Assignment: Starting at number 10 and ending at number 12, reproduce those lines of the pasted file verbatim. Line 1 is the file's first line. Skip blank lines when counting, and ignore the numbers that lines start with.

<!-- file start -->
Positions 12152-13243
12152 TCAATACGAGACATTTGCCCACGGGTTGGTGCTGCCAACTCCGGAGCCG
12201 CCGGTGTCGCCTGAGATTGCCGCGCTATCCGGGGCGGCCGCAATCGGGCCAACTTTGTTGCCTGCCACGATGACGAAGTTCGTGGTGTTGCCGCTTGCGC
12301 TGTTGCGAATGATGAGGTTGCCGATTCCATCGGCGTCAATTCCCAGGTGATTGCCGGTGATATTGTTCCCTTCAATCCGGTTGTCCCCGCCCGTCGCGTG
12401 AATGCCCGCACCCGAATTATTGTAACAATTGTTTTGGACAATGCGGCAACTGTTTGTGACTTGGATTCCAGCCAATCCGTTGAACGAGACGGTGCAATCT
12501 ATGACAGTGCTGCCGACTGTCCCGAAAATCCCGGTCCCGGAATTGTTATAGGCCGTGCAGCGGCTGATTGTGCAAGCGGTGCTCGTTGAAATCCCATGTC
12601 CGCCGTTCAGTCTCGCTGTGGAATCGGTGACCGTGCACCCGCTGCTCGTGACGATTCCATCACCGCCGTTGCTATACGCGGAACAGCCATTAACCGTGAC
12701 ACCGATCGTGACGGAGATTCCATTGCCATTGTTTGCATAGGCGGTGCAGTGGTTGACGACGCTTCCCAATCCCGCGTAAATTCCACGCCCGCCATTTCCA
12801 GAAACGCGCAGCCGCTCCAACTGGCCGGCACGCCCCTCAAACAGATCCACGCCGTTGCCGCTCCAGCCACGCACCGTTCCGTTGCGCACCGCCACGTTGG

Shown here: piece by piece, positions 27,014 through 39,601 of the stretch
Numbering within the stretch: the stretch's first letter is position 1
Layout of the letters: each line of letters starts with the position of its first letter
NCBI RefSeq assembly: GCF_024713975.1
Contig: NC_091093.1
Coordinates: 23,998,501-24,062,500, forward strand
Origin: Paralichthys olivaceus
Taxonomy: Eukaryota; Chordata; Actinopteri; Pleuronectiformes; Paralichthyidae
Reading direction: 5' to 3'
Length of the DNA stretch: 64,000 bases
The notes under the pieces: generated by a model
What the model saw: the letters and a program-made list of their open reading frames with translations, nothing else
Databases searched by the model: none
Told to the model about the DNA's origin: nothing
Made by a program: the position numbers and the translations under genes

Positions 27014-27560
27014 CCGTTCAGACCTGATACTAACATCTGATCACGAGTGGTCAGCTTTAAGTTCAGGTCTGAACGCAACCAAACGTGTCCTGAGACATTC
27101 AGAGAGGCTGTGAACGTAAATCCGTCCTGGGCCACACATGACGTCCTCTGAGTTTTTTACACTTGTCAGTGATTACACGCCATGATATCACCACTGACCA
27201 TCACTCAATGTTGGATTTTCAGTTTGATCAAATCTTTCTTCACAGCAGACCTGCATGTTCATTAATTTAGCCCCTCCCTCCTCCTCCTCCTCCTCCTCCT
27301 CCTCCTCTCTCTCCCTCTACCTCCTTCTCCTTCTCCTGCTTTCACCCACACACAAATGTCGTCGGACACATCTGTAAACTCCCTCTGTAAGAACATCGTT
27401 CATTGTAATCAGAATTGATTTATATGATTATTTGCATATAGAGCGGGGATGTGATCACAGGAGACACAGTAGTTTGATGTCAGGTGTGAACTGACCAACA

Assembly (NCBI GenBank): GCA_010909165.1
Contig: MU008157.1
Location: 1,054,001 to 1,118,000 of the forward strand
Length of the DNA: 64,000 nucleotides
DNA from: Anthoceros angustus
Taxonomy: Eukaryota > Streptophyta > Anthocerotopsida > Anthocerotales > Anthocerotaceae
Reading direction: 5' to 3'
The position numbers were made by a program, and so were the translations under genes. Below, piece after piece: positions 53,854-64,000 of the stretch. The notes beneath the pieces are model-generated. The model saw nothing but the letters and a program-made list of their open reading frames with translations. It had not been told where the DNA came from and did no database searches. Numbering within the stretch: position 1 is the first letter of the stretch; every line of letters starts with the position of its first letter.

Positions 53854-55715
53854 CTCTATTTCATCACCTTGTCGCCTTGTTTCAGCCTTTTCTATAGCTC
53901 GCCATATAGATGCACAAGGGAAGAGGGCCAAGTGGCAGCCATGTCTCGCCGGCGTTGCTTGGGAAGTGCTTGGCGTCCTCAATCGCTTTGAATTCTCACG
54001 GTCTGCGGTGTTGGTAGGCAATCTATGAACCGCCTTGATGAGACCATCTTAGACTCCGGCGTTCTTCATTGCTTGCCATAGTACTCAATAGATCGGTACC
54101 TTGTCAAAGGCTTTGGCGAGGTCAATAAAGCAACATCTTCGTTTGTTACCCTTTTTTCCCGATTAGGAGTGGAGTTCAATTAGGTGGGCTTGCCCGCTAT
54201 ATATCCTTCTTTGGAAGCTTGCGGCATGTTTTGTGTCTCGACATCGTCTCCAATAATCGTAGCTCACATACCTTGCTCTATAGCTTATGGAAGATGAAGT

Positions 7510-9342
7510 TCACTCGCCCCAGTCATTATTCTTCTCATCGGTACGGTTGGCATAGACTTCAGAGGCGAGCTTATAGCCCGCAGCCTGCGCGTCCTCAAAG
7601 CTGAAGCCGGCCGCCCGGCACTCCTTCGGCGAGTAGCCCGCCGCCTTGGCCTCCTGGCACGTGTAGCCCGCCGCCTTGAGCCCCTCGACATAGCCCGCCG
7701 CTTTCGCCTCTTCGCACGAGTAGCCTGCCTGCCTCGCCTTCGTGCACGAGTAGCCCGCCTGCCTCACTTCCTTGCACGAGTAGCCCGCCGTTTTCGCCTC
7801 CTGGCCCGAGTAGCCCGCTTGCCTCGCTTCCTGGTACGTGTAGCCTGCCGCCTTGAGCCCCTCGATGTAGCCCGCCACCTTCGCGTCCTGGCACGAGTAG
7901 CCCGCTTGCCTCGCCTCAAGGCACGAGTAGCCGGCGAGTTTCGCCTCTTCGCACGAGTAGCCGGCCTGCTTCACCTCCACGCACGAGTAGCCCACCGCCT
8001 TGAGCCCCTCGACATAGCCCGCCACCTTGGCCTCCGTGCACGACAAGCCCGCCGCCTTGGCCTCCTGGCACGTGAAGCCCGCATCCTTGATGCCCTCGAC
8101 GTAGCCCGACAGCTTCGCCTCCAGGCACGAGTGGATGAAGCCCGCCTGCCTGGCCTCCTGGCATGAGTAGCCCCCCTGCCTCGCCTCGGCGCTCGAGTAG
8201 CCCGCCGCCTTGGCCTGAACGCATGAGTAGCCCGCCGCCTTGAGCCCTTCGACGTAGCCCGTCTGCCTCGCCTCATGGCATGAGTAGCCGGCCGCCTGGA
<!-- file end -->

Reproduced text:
Shown here: piece by piece, positions 27,014 through 39,601 of the stretch
Numbering within the stretch: the stretch's first letter is position 1
Layout of the letters: each line of letters starts with the position of its first letter